On my first evening of my first Spring Enrichment, my class focused on the biography and the prayerfulness of St. Ignatius of Loyola. This workshop included music; it included a focus object – in this class’ case it was a shell that I still have; it used low light and closed eyes.
It was my introduction to the Examen. Like learning about Lecto Divina in my RCIA class, the Examen was something I had already been doing on my own. It was a natural way of contemplation, discernment, and prayer for me. It didn’t have the name Examen, but the heart and soul of it was there.
Not being a church nerd like my author friend here I was unaware of Pope Francis’ Jesuit roots. As I began my journey in the Catholic Church, he became Pope and I was immediately drawn to him. I discovered that he and I share a favorite icon, Mary, Untier of Knots, who shows up on my blog relatively often.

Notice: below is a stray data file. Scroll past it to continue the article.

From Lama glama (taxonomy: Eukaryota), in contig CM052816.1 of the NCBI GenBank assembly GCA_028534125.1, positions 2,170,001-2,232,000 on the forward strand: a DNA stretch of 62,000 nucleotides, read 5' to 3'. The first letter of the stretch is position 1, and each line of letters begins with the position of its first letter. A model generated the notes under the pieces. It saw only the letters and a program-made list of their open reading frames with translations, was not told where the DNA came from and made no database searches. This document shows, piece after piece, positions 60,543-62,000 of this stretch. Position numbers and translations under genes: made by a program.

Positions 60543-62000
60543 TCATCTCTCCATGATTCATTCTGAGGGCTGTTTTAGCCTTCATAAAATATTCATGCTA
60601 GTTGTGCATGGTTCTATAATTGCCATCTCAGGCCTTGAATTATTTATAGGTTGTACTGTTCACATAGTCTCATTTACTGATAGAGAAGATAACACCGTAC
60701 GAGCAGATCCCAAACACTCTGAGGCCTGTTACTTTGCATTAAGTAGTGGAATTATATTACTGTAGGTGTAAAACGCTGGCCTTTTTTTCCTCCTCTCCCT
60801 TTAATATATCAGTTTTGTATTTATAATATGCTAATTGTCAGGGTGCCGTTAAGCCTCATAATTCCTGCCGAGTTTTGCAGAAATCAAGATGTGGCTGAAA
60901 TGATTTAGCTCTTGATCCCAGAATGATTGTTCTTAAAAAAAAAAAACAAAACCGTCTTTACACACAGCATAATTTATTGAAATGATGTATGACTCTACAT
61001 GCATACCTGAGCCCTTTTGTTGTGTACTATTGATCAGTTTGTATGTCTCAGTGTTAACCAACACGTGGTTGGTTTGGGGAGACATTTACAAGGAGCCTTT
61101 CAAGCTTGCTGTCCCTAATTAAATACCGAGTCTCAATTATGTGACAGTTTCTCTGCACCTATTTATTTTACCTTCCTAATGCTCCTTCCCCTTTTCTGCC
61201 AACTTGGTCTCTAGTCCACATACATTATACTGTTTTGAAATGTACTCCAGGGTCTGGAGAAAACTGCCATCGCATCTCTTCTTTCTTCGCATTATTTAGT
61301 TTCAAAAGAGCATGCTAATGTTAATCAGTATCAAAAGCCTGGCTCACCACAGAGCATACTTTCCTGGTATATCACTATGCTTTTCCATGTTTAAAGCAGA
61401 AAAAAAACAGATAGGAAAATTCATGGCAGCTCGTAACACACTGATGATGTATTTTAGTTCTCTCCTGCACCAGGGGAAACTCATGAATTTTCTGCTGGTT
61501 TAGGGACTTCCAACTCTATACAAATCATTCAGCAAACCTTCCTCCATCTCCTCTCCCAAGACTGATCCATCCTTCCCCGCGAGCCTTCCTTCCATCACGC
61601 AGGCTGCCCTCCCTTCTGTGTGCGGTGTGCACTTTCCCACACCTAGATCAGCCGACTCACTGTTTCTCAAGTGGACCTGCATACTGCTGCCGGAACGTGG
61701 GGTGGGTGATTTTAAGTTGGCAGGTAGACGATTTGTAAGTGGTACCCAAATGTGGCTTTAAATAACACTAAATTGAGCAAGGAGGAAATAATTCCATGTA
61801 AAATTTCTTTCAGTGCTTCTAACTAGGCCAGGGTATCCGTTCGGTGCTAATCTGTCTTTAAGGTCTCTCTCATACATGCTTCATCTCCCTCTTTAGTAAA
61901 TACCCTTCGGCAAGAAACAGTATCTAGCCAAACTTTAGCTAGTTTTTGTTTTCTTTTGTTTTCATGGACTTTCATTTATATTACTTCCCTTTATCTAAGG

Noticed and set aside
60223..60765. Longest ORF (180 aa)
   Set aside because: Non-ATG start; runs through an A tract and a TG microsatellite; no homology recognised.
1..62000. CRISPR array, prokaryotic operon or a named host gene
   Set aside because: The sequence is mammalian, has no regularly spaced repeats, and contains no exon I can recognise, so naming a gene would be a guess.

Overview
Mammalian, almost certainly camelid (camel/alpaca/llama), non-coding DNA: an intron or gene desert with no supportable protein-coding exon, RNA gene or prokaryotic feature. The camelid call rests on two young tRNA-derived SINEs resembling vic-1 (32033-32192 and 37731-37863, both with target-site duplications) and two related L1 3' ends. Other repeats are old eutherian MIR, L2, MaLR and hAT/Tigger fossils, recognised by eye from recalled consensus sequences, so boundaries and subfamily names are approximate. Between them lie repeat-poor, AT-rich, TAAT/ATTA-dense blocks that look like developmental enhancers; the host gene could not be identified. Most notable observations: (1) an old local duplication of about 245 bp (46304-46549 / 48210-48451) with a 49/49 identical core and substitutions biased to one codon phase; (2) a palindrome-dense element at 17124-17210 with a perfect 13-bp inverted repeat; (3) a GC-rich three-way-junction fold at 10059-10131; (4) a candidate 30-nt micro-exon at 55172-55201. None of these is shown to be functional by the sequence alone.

The St. Ignatius Suscipe, pictured in this shared post is extremely familiar to me even though I am not in a place where I recognize the prayers a saint might be known for. It’s possible that the Suscipe is one of the hymns I sing wihtout knowing its origins, but that is one of the wonderful discoveries I’ve made: the interconnectedness of everything.
In all things, G-d.
Or is it In G-d, all things?
Today is the feast day of St. Ignatius of Loyola, founder of the Society of Jesus, also known as the Jesuits. There are so many fine Ignatian websites and resources, that if you are not familiar with St. Ignatius or the Jesuits, you can easily learn more. That Pope Francis is himself a Jesuit, has created a lot more awareness of the order in general.
Ignatius has been close to me for so long, longer than I imagined. He was trailing me, an agent of God, but for many years I was oblivious . Now I smile as I think of the many times our paths have crossed over the years. I think of God weaving the fabric of life, strands coming together to create patterns and pieces that will later become a clearer image.
Speaking of pieces that become
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